Wage Dynamics and Unobserved Heterogeneity: Time Preference of Learning Ability?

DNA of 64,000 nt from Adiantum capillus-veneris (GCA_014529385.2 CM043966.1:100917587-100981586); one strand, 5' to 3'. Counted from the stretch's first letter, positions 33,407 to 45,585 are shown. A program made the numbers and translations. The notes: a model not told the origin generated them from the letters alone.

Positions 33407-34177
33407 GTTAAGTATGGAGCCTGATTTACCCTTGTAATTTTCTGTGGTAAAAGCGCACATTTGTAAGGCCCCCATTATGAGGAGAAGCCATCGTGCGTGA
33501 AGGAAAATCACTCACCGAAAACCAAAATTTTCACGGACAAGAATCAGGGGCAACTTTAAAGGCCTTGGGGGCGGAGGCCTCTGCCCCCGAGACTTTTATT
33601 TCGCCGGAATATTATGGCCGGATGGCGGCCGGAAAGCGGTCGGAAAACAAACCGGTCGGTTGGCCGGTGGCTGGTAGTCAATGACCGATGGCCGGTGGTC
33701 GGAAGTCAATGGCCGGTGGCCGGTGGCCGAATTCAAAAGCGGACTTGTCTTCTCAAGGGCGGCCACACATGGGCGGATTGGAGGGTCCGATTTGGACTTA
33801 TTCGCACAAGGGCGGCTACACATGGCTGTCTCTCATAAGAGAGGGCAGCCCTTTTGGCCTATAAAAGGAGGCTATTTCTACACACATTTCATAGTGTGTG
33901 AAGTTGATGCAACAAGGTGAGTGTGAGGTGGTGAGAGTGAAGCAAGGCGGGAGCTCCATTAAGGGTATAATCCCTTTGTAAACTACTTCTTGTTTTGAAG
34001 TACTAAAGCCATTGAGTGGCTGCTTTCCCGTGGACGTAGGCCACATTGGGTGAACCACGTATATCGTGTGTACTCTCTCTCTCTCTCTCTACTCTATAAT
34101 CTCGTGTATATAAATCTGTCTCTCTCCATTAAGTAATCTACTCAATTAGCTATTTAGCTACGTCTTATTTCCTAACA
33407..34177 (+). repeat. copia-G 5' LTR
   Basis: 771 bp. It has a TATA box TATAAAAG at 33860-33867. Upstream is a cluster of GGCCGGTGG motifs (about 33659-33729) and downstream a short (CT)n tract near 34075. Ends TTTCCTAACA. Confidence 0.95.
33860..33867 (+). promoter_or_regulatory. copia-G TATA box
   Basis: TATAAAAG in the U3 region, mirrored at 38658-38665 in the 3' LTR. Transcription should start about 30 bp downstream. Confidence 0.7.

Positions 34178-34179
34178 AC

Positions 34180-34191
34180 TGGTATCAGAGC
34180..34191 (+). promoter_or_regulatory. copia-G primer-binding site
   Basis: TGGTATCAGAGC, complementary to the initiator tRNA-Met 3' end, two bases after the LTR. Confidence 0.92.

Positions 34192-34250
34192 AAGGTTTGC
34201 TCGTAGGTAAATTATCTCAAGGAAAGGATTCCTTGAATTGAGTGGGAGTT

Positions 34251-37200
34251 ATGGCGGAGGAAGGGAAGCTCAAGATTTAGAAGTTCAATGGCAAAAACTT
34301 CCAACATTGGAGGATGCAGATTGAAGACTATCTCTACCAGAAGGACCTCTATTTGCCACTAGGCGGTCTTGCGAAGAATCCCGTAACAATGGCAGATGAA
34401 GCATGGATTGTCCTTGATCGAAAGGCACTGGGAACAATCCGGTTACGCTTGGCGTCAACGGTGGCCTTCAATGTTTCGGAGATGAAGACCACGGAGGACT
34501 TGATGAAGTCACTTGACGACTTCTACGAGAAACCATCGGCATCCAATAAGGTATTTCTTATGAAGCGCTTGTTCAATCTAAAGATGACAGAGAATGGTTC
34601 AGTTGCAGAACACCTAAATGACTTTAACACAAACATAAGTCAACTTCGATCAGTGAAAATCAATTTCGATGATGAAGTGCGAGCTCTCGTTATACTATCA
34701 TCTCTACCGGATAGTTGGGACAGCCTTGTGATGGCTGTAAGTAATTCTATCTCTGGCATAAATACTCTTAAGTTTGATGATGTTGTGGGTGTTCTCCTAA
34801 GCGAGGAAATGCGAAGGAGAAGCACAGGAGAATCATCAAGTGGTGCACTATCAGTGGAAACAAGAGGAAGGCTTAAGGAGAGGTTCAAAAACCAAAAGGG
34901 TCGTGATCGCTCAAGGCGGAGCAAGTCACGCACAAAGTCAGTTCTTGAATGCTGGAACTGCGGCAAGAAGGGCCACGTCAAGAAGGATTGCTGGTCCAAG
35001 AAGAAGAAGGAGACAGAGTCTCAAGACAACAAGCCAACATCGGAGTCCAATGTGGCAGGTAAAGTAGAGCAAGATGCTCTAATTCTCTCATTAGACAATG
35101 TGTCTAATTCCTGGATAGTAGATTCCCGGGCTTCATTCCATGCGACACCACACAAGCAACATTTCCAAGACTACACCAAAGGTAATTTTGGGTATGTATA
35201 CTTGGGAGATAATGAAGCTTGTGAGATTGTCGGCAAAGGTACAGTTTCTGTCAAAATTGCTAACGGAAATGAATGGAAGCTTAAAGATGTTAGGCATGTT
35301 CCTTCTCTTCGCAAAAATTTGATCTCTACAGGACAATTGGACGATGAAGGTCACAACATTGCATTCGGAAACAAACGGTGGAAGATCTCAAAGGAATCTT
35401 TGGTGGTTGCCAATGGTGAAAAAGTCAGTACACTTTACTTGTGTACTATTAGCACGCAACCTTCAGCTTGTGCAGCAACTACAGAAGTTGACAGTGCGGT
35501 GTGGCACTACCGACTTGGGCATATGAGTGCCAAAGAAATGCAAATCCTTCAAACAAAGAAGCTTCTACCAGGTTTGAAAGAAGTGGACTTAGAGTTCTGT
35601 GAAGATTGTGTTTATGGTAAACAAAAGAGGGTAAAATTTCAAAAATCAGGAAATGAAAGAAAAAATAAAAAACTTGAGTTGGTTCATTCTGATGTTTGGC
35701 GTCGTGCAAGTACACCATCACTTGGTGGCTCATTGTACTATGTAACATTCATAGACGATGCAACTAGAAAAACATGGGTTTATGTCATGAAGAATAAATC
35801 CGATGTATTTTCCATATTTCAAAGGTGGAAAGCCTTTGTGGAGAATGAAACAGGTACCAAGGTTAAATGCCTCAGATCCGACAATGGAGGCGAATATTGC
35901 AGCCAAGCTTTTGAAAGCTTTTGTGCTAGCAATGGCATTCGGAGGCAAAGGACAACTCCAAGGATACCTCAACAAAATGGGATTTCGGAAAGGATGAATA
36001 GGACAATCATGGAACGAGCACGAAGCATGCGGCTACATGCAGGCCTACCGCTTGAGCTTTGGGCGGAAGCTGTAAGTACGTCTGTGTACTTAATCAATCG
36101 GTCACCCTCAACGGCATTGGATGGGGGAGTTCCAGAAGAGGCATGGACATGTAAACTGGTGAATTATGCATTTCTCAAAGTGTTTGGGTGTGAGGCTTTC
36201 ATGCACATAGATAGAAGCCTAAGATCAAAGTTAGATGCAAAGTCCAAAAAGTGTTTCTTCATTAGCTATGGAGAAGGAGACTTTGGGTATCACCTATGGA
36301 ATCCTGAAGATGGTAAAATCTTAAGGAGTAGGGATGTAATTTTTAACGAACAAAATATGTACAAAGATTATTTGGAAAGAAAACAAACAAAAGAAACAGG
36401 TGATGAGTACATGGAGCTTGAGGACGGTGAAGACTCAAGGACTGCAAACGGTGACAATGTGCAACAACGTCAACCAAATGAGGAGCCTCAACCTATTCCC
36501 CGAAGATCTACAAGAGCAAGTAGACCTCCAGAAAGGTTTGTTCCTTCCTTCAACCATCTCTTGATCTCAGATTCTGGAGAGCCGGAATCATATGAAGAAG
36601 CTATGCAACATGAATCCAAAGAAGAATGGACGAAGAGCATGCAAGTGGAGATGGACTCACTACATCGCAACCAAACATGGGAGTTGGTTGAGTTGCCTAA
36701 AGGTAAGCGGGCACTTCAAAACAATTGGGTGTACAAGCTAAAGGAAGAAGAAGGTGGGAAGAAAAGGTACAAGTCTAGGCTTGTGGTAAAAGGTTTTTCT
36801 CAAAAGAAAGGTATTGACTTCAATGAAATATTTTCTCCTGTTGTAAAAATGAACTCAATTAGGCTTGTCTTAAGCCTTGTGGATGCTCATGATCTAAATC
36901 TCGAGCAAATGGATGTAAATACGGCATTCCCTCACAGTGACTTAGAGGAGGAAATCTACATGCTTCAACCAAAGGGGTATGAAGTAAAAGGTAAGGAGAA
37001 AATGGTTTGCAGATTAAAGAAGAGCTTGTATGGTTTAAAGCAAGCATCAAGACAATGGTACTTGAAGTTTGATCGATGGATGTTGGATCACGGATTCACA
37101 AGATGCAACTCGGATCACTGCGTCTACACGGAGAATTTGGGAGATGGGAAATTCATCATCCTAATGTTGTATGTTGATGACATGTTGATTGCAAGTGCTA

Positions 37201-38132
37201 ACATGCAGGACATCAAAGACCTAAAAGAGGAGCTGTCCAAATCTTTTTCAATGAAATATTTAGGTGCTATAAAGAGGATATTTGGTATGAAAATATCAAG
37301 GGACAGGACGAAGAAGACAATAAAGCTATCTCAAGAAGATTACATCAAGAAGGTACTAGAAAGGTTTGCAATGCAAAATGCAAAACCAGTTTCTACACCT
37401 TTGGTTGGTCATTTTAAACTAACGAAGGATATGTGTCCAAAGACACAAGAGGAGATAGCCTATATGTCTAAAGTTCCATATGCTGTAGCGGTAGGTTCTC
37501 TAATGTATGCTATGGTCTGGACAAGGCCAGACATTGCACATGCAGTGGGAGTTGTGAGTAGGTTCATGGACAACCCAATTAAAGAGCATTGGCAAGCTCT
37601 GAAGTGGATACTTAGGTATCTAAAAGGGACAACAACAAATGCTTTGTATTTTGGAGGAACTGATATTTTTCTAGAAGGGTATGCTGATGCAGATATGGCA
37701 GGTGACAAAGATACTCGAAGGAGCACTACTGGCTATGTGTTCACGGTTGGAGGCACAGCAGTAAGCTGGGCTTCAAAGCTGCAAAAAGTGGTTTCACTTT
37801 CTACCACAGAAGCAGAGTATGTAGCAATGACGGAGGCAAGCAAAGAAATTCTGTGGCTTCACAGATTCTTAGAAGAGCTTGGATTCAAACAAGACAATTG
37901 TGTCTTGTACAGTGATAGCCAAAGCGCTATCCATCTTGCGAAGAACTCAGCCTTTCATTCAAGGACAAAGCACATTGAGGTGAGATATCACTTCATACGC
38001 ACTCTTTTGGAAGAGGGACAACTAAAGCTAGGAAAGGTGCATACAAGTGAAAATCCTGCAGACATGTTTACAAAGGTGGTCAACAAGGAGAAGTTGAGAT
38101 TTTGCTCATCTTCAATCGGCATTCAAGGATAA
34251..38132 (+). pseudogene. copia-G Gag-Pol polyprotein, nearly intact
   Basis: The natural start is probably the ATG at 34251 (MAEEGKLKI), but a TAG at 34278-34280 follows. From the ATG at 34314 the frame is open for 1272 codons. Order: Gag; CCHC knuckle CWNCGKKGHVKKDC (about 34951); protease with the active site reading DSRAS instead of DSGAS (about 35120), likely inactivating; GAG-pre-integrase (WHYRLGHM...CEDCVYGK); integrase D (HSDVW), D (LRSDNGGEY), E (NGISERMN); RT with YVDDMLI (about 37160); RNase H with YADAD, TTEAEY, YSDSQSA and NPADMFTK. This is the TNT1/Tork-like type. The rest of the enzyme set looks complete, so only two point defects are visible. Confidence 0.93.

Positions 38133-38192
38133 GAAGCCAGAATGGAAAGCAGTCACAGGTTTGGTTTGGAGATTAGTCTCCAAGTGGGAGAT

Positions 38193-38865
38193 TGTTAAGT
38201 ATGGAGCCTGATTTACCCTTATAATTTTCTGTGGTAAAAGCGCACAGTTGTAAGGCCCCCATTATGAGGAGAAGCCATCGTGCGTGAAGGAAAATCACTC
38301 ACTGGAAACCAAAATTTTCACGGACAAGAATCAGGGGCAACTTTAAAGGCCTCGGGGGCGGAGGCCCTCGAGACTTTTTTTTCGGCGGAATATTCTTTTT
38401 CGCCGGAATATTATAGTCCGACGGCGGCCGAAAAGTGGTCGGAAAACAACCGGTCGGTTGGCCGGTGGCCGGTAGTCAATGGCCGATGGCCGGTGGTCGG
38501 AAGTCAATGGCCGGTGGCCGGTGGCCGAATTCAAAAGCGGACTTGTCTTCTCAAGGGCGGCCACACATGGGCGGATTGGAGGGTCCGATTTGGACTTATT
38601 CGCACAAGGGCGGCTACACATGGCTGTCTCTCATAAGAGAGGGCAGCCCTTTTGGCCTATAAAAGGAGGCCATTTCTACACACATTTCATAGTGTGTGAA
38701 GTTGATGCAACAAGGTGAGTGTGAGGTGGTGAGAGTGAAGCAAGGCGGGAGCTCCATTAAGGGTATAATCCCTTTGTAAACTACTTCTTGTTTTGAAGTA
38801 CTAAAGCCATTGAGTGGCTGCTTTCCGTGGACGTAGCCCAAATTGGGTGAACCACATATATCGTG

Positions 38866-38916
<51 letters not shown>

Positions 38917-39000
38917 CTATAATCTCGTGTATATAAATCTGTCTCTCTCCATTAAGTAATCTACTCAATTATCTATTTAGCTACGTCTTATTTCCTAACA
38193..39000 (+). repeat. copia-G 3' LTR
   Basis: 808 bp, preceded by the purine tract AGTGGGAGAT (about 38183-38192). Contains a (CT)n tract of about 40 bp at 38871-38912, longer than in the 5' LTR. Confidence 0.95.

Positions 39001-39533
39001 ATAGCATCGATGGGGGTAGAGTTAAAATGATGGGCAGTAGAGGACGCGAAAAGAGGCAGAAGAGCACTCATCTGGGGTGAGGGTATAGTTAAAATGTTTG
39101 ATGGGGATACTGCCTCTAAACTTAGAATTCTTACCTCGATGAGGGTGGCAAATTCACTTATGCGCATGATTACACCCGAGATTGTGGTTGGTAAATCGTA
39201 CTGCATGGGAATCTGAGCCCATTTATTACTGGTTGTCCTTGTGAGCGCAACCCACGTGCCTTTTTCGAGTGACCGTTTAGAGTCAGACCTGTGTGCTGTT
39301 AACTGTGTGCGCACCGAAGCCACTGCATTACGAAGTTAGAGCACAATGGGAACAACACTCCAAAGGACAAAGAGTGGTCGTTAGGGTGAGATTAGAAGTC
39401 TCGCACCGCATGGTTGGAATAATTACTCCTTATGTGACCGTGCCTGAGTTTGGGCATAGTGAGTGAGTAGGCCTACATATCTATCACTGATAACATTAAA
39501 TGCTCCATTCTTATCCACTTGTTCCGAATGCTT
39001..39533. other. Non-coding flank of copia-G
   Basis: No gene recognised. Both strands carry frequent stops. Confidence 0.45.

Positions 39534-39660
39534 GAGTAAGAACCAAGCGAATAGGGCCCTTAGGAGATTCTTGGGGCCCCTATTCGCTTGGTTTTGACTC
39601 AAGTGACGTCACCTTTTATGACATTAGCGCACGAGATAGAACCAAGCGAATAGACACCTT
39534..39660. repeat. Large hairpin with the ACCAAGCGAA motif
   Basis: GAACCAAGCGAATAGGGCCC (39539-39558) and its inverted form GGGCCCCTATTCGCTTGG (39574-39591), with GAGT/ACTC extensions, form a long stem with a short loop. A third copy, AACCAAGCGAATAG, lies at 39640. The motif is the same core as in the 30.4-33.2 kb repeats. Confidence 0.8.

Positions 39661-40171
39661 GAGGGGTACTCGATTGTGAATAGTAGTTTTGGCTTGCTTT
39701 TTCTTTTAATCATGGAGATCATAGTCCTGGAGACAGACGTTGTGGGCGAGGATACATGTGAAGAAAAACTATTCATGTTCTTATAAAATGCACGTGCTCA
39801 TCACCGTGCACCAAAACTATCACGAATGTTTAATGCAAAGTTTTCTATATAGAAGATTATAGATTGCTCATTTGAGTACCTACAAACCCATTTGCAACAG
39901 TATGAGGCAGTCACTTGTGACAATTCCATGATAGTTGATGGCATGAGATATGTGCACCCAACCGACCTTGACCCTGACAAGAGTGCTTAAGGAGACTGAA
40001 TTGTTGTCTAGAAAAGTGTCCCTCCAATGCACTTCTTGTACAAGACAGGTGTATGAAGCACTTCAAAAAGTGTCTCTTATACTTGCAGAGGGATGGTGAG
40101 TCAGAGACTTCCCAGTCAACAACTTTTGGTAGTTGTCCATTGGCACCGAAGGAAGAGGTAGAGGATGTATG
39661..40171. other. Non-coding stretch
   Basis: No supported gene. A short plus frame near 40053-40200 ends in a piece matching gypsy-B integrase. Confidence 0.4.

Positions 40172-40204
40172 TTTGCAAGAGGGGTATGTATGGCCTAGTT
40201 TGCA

A large portion of the variation in wages and wage growth rates among individuals is due to "unobserved" heterogeneity, and the source of individual heterogeneity is typically attributed to data limitations and/or the unobservability of certain productivity related factors. In this paper we develop a test that discriminates between two inherently unobservable sources of heterogeneity (both of which can clearly account for the variation in wages and wage growth rates): learning ability and workers' inter-temporal preferences (discounting). We apply this test to the large observed differences in wages and wage growth rates between smokers and non-smokers. The evidence supports the discounting hypothesis.
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